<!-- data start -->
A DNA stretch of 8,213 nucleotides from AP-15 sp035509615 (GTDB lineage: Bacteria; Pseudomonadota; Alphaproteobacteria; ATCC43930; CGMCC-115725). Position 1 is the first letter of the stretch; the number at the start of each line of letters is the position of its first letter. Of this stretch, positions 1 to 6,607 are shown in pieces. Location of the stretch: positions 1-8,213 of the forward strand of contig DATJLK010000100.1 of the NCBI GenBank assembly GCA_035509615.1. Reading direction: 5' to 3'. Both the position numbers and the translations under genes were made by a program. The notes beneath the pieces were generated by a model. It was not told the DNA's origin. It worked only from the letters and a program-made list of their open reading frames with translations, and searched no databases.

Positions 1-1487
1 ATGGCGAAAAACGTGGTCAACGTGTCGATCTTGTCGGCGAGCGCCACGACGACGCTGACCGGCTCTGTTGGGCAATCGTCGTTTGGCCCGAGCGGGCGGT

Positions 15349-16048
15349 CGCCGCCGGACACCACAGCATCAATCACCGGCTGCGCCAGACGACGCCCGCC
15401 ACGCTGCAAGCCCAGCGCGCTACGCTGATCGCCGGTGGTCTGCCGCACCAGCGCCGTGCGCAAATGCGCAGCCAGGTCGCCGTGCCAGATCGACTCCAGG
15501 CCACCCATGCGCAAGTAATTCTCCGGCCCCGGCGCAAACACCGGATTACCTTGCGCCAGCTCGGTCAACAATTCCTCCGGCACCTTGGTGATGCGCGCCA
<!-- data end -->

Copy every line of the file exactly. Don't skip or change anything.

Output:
A DNA stretch of 8,213 nucleotides from AP-15 sp035509615 (GTDB lineage: Bacteria; Pseudomonadota; Alphaproteobacteria; ATCC43930; CGMCC-115725). Position 1 is the first letter of the stretch; the number at the start of each line of letters is the position of its first letter. Of this stretch, positions 1 to 6,607 are shown in pieces. Location of the stretch: positions 1-8,213 of the forward strand of contig DATJLK010000100.1 of the NCBI GenBank assembly GCA_035509615.1. Reading direction: 5' to 3'. Both the position numbers and the translations under genes were made by a program. The notes beneath the pieces were generated by a model. It was not told the DNA's origin. It worked only from the letters and a program-made list of their open reading frames with translations, and searched no databases.

Positions 1-1487
1 ATGGCGAAAAACGTGGTCAACGTGTCGATCTTGTCGGCGAGCGCCACGACGACGCTGACCGGCTCTGTTGGGCAATCGTCGTTTGGCCCGAGCGGGCGGT

Positions 15349-16048
15349 CGCCGCCGGACACCACAGCATCAATCACCGGCTGCGCCAGACGACGCCCGCC
15401 ACGCTGCAAGCCCAGCGCGCTACGCTGATCGCCGGTGGTCTGCCGCACCAGCGCCGTGCGCAAATGCGCAGCCAGGTCGCCGTGCCAGATCGACTCCAGG
15501 CCACCCATGCGCAAGTAATTCTCCGGCCCCGGCGCAAACACCGGATTACCTTGCGCCAGCTCGGTCAACAATTCCTCCGGCACCTTGGTGATGCGCGCCA